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The Rev. Jeremiah Wright has taken Barack Obama’s critically acclaimed race speech in Philadelphia, ripped it into bits, and tossed it in the air to serve as confetti for his parade through the media.
In that speech, Obama said Wright had been taken out of context, a defense the pastor has made himself. If only we knew the true Wright, Obama complained, instead of just “the snippets of those sermons that have run on an endless loop on the television and YouTube.” In his interview with Bill Moyers on PBS, Wright said the playing of his sound bites was “unfair,” “unjust” and “untrue.”
#ad#Then cometh the good reverend to step all over the out-of-context defense in a speech at the National Press Club. He defended his “chickens come home to roost” statement about 9/11 in exactly the same terms as in his original sermon: “You cannot do terrorism on other people and expect it never to come back on you.” He stood by his damnation of America and his contention that the U.S. government had created AIDS: “I believe our government is capable of doing anything.”
For good measure, he dishonestly denied Louis Farrakhan’s infamous denunciation of Judaism as a “gutter religion” and called him “one of the most important voices in the 20th and 21st century.” The more Wright talked, the more he sounded like a Christian Farrakhan.
Near the end of his majestically awful performance, he corrected reporters, telling them that Obama “did not denounce me. He distanced himself from some of my remarks.” About this at least, Wright was sober and precise. “I can no more disown him than I can disown the black community,” Obama said in Philadelphia. At the Press Club, Wright similarly insisted that the attacks on him were an attack on the “black church.”
Obama and Wright thus slander both the black community and black church. As Stanley Kurtz of the Ethics and Public Policy Center reports in the latest National Review, Trinity United Church of Christ “is arguably the most radical black church in the country.” Its black liberation theology has been rejected by mainstream black churches, a source of frustration for its adherents. This theology is at the root of all that Wright says, so the “context” is as radical as his highly publicized fulminations.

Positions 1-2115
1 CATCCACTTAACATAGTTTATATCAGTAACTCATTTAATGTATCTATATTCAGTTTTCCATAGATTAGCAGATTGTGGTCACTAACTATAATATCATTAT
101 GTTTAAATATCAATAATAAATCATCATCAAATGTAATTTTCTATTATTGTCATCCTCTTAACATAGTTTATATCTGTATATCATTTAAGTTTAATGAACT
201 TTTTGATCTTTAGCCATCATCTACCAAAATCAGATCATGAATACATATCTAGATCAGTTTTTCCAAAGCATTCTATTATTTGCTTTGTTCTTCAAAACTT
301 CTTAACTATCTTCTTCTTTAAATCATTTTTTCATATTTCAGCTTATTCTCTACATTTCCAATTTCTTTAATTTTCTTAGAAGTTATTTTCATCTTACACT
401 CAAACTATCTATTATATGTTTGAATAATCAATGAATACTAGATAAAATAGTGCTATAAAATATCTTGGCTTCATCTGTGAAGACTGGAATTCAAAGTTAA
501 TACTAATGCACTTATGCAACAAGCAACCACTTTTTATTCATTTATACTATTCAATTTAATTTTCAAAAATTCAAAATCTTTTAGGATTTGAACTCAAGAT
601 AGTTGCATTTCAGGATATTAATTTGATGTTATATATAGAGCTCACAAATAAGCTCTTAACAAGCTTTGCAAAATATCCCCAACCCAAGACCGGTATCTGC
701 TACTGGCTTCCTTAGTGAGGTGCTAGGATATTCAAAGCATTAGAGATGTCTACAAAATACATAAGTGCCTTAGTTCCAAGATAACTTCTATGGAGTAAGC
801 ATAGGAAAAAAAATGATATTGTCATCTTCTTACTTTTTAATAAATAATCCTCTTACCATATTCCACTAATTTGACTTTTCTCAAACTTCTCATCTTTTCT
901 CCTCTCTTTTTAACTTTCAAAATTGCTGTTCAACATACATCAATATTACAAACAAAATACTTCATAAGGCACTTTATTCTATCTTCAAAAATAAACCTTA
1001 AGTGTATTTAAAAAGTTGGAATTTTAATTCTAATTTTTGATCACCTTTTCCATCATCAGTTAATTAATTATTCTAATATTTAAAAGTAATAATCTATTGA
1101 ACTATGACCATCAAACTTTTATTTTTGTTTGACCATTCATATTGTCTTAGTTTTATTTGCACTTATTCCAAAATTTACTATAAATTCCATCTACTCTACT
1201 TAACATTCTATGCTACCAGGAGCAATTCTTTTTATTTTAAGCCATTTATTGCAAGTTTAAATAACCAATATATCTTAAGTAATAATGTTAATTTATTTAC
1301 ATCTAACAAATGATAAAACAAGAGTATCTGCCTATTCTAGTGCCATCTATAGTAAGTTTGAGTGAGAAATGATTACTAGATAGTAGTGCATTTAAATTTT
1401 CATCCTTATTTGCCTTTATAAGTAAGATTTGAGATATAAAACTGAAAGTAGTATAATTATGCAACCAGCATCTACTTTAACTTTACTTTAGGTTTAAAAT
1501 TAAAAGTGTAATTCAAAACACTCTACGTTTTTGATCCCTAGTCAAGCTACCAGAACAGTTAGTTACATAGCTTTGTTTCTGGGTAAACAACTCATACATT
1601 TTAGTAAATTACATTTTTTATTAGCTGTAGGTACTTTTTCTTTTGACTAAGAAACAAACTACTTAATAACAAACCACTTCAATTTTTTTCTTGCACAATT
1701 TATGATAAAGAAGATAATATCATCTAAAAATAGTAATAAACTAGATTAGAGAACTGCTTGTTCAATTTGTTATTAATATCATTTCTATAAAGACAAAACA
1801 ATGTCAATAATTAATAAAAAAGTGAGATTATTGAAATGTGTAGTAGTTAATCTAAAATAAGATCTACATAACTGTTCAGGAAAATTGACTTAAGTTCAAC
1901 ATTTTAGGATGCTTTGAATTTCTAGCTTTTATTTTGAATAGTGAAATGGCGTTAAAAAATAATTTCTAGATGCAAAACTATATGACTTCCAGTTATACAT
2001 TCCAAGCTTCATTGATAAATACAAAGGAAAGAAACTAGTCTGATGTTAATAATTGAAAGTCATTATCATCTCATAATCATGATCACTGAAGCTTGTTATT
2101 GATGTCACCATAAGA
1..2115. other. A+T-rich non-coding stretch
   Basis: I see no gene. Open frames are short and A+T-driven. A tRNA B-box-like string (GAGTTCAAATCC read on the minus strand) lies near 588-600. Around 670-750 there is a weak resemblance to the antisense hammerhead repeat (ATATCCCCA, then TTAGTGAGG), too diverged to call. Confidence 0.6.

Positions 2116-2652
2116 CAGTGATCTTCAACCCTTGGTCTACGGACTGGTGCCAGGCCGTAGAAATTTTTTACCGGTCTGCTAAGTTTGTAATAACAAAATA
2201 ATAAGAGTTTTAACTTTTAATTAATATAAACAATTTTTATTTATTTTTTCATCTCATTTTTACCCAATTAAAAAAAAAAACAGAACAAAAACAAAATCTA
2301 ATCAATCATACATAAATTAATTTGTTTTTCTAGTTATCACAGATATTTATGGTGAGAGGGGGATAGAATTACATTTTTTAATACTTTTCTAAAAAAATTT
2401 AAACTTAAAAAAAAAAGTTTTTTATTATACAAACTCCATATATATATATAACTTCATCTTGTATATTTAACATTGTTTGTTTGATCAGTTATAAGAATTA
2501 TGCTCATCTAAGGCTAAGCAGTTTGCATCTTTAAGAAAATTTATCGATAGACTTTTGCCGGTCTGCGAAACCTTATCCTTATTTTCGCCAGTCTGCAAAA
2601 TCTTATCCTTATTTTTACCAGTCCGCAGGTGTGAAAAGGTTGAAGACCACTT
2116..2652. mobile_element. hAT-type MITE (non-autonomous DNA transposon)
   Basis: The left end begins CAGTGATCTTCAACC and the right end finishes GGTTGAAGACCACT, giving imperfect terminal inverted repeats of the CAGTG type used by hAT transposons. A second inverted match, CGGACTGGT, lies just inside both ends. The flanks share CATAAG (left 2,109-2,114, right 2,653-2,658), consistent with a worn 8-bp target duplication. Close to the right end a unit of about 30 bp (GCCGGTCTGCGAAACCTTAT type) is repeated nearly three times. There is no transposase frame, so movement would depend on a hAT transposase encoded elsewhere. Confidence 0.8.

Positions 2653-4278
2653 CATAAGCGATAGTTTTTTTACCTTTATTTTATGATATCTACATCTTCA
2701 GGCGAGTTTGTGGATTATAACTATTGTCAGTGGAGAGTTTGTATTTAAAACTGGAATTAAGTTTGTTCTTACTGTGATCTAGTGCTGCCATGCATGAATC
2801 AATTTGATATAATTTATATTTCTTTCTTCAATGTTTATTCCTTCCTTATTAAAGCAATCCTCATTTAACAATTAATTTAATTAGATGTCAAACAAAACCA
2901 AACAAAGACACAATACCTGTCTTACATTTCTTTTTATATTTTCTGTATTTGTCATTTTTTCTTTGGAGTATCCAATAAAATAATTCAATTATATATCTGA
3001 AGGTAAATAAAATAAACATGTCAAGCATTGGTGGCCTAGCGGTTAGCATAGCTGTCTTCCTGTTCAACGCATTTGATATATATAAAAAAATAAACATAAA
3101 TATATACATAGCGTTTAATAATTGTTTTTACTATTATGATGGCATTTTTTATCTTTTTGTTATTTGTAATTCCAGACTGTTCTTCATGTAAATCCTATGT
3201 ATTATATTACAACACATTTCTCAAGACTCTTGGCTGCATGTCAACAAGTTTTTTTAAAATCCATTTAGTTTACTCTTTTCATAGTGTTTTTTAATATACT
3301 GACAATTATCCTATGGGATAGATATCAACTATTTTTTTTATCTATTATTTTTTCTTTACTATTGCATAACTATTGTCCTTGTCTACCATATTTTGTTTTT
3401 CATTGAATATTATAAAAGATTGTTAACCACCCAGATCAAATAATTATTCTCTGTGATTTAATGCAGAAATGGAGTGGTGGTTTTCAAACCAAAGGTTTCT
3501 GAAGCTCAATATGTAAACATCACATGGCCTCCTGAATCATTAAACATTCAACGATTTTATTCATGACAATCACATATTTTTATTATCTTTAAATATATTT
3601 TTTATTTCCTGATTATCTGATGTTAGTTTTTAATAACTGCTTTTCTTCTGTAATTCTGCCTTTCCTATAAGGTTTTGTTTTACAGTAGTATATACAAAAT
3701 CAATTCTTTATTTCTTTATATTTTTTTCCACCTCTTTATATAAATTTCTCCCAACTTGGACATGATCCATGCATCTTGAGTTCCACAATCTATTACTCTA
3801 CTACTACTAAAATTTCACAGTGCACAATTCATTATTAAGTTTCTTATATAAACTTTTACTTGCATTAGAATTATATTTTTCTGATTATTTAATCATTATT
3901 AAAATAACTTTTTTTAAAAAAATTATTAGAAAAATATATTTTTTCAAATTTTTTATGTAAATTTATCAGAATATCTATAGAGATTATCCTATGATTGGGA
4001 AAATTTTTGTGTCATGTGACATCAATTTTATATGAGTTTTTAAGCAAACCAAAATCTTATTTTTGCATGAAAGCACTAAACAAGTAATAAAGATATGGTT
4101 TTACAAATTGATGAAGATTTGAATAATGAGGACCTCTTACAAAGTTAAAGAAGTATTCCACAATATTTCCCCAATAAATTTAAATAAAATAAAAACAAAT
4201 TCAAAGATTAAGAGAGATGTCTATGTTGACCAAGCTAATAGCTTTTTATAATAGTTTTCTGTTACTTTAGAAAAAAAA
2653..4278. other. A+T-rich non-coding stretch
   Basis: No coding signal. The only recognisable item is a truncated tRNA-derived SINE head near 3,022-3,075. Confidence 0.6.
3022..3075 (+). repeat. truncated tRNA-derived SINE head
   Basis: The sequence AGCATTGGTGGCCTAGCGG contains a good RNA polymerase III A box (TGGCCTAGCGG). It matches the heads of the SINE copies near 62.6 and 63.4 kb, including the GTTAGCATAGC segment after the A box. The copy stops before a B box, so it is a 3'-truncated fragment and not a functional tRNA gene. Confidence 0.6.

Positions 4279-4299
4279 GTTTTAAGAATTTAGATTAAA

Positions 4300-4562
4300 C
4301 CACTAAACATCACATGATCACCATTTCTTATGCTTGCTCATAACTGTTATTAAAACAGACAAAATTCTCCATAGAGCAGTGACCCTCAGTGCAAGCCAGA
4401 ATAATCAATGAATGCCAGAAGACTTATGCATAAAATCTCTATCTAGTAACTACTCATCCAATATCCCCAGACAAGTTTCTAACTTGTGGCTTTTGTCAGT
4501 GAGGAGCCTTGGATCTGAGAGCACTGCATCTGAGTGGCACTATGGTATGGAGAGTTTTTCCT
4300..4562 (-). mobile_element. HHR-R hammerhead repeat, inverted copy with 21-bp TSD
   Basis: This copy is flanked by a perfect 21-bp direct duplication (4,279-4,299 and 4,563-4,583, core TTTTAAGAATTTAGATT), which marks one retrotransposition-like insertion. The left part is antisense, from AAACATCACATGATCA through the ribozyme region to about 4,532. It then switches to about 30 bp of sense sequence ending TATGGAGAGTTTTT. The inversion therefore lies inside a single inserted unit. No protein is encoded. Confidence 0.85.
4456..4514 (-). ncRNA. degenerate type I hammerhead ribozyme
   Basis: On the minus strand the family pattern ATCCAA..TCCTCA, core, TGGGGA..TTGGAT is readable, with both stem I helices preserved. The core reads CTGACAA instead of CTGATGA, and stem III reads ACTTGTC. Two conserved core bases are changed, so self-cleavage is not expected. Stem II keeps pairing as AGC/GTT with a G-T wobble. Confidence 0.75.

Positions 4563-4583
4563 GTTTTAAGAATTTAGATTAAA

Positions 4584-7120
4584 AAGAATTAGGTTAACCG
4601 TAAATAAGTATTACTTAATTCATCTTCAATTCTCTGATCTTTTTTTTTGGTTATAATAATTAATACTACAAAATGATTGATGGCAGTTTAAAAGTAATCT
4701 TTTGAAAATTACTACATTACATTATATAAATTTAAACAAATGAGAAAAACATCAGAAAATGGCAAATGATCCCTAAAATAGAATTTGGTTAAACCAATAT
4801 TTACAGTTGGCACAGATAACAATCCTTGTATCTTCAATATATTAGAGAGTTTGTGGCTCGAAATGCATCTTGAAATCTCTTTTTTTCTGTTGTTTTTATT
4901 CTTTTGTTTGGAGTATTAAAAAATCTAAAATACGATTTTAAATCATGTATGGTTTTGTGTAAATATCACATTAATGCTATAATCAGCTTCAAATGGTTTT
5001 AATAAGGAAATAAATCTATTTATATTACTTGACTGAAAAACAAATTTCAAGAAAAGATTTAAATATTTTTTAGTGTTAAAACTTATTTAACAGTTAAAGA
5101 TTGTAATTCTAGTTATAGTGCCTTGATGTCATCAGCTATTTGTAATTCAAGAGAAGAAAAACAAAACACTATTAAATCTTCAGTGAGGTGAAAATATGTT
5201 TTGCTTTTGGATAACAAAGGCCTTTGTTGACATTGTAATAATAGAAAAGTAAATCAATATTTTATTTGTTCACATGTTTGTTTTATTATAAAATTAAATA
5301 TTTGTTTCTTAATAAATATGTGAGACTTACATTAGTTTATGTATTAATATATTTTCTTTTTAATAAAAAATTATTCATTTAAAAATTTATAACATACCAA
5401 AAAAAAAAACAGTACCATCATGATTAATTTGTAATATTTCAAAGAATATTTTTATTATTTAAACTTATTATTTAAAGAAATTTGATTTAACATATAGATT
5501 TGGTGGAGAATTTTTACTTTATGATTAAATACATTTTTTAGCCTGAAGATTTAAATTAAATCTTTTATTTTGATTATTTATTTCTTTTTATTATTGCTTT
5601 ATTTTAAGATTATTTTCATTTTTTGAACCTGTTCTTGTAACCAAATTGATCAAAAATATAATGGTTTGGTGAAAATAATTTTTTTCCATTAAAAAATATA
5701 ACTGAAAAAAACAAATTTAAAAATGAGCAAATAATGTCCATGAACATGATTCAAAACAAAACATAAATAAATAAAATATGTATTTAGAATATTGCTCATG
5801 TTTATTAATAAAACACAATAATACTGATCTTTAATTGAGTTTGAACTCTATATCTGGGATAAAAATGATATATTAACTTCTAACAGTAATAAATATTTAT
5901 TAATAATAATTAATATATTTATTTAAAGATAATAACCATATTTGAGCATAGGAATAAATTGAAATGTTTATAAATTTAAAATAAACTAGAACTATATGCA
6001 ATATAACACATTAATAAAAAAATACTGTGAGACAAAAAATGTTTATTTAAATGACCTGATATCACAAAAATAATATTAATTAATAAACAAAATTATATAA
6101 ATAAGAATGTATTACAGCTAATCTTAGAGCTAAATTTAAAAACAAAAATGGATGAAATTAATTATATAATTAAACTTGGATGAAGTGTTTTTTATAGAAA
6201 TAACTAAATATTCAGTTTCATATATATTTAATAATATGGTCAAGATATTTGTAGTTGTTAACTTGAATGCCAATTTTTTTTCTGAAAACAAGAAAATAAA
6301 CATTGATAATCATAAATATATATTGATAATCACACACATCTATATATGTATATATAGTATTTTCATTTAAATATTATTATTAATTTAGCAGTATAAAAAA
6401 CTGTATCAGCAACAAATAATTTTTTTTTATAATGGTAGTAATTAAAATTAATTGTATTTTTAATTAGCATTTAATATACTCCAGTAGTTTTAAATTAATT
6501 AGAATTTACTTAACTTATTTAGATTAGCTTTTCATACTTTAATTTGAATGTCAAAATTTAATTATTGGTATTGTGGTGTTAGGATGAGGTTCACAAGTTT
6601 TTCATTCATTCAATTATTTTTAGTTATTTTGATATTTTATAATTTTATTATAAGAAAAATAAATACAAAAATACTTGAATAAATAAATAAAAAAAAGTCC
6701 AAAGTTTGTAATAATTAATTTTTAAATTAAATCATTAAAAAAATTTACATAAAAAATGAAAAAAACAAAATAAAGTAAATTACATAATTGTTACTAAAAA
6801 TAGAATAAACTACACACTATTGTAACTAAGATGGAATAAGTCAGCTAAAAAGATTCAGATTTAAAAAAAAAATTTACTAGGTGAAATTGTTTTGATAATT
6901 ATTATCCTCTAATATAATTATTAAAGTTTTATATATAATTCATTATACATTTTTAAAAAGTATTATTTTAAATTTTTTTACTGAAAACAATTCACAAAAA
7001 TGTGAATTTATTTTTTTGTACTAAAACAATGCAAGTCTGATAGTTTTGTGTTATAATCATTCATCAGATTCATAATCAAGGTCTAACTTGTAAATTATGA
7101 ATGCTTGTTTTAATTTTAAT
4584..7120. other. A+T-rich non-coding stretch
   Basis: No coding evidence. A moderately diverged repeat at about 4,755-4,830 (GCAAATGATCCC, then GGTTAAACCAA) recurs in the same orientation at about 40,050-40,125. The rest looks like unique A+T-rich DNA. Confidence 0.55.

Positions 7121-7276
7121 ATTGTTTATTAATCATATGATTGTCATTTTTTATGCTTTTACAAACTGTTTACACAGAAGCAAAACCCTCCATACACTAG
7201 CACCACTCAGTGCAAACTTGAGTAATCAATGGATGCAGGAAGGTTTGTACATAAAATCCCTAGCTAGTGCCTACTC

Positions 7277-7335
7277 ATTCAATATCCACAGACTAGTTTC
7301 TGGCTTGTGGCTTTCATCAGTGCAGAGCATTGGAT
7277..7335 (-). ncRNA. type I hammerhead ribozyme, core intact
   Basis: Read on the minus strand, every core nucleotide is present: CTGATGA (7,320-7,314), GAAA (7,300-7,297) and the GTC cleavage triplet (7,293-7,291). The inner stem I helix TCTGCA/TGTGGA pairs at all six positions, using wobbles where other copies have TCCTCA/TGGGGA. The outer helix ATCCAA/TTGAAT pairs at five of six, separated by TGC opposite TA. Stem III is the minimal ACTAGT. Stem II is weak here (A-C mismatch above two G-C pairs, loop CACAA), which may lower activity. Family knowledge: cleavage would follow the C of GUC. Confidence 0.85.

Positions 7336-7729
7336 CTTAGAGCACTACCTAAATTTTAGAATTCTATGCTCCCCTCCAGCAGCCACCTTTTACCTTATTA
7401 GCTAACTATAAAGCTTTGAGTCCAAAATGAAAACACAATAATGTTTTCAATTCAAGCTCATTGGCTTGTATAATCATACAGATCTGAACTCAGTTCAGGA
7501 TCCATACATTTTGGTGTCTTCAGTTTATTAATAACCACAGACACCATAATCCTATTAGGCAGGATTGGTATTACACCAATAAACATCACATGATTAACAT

James Cone, the founder of black liberation theology, forged a worldview mingling Malcolm X-style revolutionary black nationalism and third-world Marxism with prophetic Christianity. He calls it “a theology which confronts white society as the racist anti-Christ.” In a war against “white values,” black pastors must — as Wright has — reject “white seminaries with their middle-class white ideas about God, Christ and the church.”
When Wright came to Trinity Church in Chicago in the 1970s — invited to give the worship a more black inflection and foster stronger ties to the community — the middle-class parishioners who had beckoned him left when they got a dose of his radicalism. The national United Church of Christ denomination considered distancing itself from the Wright-led church. Yet Obama came — and stayed.
In search of an identity and a community, Obama found it in Trinity, where he was converted by Wright’s signature “Audacity to Hope” sermon and its black-liberation themes of the suffering of blacks merging with that of the ancient Israelites (not to be confused with today’s condemnable Israelites). Obama can’t be begrudged his youthful initiation, but remaining at the church for two decades? Wright is a canker on his candidacy, raising questions about who he really is and about his honesty.
In a slippery dance, Obama maintains that he was thoroughly shocked by Wright’s original radioactive statements and hadn’t heard him say such things, although he did hear other (always carefully unspecified) “controversial” things. The threat to Obama as the paladin of the “new politics” is that, as he dodges and distances on Wright, people will come to agree with his former pastor’s newly dismissive evaluation: “He says what he has to say as a politician.”
© 2008 by King Features Syndicate